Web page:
Bio: Andrew McLaughlin is a third-year doctoral student in Media Studies at the School of Journalism and Communication at the University of Oregon. His research interests include the practice and theory of documentary filmmaking, alternative media, critical cultural studies, and political economy of communication and media. As a US Army combat veteran, his research often focuses on the representation, commodification, and political economy of military culture in media.


Grounds for Resistance: Stories of War, Sacrifice, and Good Coffee. Distributed by Films Media Group.  (Gilman, 2011)

Inspired by the Vietnam-era G.I. coffee house movement, young American veterans of the Iraq and Afghanistan wars opened Coffee Strong near Joint Lewis-McChord Base in November 2008. This non-profit organization and café, where soldiers and veterans drink coffee and discuss politics, provided G.I. rights counseling and directed people suffering from combat stress, military sexual trauma, and medical problems to appropriate resources. At the center of this fifty-minute documentary are the young veterans who ran the non-profit. Their involvement in the military compel them to devote themselves to helping soldiers, veterans, and troops’ families.  It explores each one’s stories from their decisions to join the military, memories of deployment, relationships with one another, and how their activist efforts to make a more peaceful and just world help them cope with their own experiences of war.

Bio: Lisa Gilman is Professor of Folklore and English at the University of Oregon. Her research explores the intersections of performance, gender, and politics. Her monographs include My Music, My War: The Listening Habits of U.S. Troops in Iraq and Afghanistan (Wesleyan University Press, 2016), The Dance of Politics: Performance, Gender, and Democratization in Malawi (Temple University Press, 2009), and the co-edited volume (with Michael Dylan Foster) UNESCO on the Ground: Local Perspectives on Intangible Cultural Heritage (Indiana University Press, 2015). Grounds for Resistance is her first documentary film.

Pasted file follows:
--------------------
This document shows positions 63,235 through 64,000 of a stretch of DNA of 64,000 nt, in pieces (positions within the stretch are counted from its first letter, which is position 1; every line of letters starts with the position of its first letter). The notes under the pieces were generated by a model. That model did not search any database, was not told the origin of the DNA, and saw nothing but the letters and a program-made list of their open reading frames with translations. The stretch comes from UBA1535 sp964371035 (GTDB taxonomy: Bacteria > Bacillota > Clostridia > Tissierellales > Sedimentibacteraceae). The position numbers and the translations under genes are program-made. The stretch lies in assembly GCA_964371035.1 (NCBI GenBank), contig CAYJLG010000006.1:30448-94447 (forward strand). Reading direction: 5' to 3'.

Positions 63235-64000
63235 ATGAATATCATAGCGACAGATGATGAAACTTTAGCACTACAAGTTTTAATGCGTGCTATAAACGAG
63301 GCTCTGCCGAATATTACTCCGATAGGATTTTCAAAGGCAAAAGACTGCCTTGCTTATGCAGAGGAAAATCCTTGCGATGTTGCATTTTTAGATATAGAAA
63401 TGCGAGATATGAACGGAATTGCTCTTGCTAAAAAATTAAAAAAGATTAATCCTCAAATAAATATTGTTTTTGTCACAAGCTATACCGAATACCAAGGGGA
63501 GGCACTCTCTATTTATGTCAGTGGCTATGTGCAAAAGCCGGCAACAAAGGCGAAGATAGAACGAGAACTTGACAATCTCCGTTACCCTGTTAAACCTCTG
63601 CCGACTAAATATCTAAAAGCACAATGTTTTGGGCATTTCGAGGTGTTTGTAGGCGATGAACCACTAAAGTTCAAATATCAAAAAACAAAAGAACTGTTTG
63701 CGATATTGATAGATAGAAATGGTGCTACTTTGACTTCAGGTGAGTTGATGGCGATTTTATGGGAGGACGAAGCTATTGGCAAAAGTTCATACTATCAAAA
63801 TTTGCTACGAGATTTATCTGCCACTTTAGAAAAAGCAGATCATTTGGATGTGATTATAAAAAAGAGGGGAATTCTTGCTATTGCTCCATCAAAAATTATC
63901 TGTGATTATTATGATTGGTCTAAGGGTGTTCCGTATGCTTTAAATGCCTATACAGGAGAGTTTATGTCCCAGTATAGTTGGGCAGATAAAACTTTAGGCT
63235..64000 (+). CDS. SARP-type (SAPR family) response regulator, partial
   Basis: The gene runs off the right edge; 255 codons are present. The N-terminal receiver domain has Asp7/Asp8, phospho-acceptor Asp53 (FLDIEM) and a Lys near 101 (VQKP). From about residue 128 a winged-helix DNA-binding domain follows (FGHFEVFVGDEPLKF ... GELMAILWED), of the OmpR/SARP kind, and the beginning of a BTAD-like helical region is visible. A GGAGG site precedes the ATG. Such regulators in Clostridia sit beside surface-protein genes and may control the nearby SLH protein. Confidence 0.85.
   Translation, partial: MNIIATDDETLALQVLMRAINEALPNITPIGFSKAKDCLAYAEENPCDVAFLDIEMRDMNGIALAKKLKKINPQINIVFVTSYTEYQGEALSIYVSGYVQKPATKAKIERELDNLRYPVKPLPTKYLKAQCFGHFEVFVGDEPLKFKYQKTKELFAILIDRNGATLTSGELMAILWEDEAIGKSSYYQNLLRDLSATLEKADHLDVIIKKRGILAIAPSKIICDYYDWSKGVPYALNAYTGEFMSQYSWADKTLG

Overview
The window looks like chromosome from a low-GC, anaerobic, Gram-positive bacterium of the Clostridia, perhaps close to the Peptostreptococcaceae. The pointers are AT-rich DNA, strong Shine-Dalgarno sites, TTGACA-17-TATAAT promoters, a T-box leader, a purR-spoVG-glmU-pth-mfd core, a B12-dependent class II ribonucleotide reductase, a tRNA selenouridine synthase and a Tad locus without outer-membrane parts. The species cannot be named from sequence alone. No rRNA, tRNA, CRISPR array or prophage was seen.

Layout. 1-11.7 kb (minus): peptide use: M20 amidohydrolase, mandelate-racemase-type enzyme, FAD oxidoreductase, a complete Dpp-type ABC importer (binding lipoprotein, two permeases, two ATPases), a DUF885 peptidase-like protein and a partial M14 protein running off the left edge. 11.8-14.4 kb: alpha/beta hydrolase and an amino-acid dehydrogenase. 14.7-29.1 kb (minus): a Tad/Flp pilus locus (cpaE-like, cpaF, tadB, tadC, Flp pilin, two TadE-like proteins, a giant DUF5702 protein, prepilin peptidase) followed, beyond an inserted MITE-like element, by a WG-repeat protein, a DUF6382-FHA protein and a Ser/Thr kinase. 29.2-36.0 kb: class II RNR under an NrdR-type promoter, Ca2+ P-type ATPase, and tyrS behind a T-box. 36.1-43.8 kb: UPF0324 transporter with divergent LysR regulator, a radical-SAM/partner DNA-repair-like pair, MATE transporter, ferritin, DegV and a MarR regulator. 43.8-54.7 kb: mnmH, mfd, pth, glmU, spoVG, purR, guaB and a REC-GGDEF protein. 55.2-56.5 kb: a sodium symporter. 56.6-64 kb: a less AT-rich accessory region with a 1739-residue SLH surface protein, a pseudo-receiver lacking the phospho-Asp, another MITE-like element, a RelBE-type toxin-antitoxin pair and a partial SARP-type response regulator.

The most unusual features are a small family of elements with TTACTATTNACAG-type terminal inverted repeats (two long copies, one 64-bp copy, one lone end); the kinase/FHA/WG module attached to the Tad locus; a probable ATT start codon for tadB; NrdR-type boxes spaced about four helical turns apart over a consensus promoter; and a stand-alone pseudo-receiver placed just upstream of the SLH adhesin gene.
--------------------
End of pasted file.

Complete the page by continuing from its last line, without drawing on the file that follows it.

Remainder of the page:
October 27, 2017

“The Source Family: Gender and Representation in a 70s Occult Commune”

Thurs., Nov. 9, 7:00 pm
in Lawrence 115

Free and open to the public

After the film, director Jodi Wille will speak on the ethical considerations directing The Source Family, as well as the social and spiritual dynamics of the group.

The Source Family was a radical experiment in 70s utopian living. Their outlandish style, popular health food restaurant, rock band, and beautiful women made them the darlings of the Sunset Strip. But the unconventional behavior of their spiritual leader, Father Yod, instigated the authorities. Years later, former family members surface and the rock band reforms, revealing how their time with Yod shaped their lives in the most unsuspecting ways.  (Dir. Jodi Wille and Maria Demopoulos)

Sponsored by: Folklore, Oregon Humanities Center, Cinema Studies, Academic Affairs, Religious Studies, Anthropology